Mitch Weinstein aka "weinoo"

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Obviously a big part of a restaurant like this is how one orders. My problem with Lupa is that I enjoy it so much that I manage to spend like $65 for lunch, making it not so cheap.

There are other restaurants, and this category has many of them, where one feels content with a well-cooked main or pasta and can get out of there for $35 with a glass of wine, tax, and tip.

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My experience with Lupa was a downward trajectory from great to good to mediocre and disappointing, and I don't plan on returning. I also consider Crispo clearly superior to Bianca.

When was your last meal at Lupa? My last two meals were within the past 3 - 4 months, and they were both fabulous - we ate lots of the menu at one of them. Still the best restaurant in the city for food of this style, quality and price. Wine list excellent, too, though not at the level of Otto's. And some decent cocktails.

Aren't Crispo and Bianca really different types of restaurants and price points?

I don't remember when my last meal at Lupa was, though if I really wanted to check, I believe I posted about it in the Lupa thread. Bianca is a bit cheaper than Crispo, but Crispo is so much better that the difference in price is well worth it.

Michael aka "Pan"

 

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I'd hazard that few people would call you cheap, tupac.  I think the idea is that people often order primi as their main course.  Perhaps Nathan was implying that the maximum price for a main, be it primi or secondi or whatever the restaurant chooses to serve in whatever portion size maxes out at around $25.

I think its reasonable to call a decent restaurant with no main above $25 or so (relatively) cheap.

Alas, I overlooked an important word in Nathan's original post: "entrees" . For me a primo portioned as a primo for $25 is not cheap. A primo portioned and often ordered as a main course for $25 is another story. Having no main course above $25 is certainly a reasonable criterion for (NY) "cheap".

And FWIW, I find Al Di La to be the best in this category.

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  • 2 weeks later...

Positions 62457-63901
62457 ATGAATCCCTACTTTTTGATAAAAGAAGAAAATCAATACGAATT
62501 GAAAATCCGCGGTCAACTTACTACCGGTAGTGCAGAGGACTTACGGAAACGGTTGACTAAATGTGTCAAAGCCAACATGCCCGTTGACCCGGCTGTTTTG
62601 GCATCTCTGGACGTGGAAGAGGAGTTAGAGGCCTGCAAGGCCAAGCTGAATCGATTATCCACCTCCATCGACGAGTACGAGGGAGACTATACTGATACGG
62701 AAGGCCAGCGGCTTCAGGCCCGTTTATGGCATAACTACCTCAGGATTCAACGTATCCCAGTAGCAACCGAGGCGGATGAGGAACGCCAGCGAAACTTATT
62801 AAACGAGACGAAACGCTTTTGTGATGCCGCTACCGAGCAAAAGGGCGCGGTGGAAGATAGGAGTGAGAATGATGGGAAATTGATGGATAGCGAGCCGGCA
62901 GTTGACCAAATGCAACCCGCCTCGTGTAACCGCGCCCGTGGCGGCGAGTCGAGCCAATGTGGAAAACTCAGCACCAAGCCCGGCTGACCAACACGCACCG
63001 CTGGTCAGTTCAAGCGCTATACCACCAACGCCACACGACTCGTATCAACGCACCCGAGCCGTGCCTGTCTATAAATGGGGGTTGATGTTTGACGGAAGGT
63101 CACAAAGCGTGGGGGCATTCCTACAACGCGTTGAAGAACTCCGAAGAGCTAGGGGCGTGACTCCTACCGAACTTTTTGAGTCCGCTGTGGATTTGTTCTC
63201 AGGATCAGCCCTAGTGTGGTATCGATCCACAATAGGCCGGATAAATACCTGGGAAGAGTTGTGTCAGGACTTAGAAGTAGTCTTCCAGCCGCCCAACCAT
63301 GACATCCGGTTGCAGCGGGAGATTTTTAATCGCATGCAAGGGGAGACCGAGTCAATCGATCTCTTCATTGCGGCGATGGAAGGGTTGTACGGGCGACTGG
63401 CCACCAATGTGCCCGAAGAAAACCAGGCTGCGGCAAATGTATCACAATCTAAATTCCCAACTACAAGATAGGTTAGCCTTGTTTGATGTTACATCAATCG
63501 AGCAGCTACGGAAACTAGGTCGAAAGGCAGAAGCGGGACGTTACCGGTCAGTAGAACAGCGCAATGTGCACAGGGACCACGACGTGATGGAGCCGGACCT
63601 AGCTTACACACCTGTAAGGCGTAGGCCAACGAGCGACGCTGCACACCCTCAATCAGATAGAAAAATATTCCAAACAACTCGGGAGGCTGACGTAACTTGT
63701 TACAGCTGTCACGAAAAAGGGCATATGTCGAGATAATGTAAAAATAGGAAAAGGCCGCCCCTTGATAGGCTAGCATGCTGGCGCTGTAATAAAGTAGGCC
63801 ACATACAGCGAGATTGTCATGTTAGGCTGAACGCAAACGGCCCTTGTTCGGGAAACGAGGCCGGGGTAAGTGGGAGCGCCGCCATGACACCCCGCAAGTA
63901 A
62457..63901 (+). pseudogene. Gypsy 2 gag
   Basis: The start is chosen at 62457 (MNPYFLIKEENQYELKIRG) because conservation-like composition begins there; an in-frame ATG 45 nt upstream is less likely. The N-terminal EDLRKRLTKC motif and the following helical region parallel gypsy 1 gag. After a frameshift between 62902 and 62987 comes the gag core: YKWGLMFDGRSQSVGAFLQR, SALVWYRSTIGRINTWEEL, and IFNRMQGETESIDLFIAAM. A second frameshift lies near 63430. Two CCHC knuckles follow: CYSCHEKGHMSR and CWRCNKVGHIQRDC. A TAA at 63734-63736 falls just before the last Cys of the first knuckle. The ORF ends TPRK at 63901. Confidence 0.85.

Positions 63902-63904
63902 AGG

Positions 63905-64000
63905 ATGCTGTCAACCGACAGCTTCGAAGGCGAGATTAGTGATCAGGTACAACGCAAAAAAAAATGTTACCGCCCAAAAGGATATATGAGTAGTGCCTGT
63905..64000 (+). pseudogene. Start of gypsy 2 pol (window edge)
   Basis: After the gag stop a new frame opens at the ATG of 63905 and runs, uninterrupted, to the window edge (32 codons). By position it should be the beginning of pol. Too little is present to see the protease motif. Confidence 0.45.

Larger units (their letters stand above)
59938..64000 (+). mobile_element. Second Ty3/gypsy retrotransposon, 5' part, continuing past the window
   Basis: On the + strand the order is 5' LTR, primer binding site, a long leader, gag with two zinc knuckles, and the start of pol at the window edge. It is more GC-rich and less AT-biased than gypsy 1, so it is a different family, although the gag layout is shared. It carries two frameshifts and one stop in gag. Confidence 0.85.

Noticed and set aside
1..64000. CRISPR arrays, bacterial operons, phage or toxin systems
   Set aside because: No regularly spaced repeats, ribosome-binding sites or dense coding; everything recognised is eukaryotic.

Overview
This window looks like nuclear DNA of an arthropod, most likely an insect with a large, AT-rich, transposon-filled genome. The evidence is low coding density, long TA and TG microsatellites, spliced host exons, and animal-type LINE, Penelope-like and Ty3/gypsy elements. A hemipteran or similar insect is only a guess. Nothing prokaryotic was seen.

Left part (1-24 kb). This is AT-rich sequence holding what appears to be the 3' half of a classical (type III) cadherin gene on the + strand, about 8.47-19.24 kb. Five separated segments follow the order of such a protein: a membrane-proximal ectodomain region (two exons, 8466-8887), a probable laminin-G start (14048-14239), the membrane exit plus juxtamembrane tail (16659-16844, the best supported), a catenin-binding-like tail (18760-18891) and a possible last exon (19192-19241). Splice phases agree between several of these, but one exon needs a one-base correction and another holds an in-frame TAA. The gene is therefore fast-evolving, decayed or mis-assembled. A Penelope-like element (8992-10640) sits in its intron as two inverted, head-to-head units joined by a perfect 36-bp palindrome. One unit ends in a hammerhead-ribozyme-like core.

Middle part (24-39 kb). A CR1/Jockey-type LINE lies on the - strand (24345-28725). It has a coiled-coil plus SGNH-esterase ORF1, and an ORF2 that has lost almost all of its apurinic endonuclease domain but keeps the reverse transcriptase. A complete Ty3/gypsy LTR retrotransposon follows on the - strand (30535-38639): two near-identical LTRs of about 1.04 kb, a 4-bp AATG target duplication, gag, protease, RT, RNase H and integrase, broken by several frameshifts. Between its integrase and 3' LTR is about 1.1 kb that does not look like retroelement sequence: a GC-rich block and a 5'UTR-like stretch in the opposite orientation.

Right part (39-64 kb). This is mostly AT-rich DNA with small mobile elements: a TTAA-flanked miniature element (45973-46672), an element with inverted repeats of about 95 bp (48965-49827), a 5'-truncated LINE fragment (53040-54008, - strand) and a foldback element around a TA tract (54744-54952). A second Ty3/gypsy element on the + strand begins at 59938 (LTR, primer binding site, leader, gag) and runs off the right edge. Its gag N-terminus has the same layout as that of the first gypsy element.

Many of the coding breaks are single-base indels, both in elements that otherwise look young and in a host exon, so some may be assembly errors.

Po

If you can get in, the $48 tasting menu is a real bargain.

It's been a while since I've been though. I hear the food can be a little inconsistent.

On a less ambitious level, a lot of people like East Village spots Frank, Max and Il Baggato. Also, Lavagna and Gnocco. Also, I'm not sure if Peasant qualifies.

I really recommend the Chestnut pudding with hazelnut sauce at Gnocco. It is one of my favorite desserts ever.

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I really recommend the Chestnut pudding with hazelnut sauce at Gnocco. It is one of my favorite desserts ever.

Chocolate sauce, no? Did they change it?

Michael aka "Pan"

 

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  • 1 month later...
Becco's "sinfonia di pasta" is $16.95 at lunchtime. That may be a little more -- maybe $2 more? -- than the cost of an antipasto and a pasta entree at a rock-bottom budget Italian restaurant, but at Becco you get a totally superior product: the antipasto is extensive and includes not only fresh mozzarella, high-quality marinated mushrooms and various other cold vegetable items, but also several kinds of cold seafood. For your pasta, you get three house-made fresh pastas, all of which are always several steps up the quality ladder from what you get at cheap Italian restaurants. In addition, the wine list at Becco is cheaper than at even the cheapest restaurants yet better than at restaurants costing three times as much. I often wind up spending less on a meal for four at Becco -- even at dinner when the sinfonia goes up to $21.95 -- than at purportedly cheaper restaurants because when you follow a real-world check-building model you can dine quite well on a restricted budget at Becco: an elaborate appetizer, three pastas, good wine, nice extras like their breadsticks and focaccia with bean puree (no charge), etc. So, yes, I consider it a good-value budget restaurant. I recommend it all the time to people on budgets who want to go out in the theater district and they mostly are very happy with what they get for their money at Becco.

I AGREE WITH YOU COMPLETELY.

Where do you go on Arthur ave for a great dinner?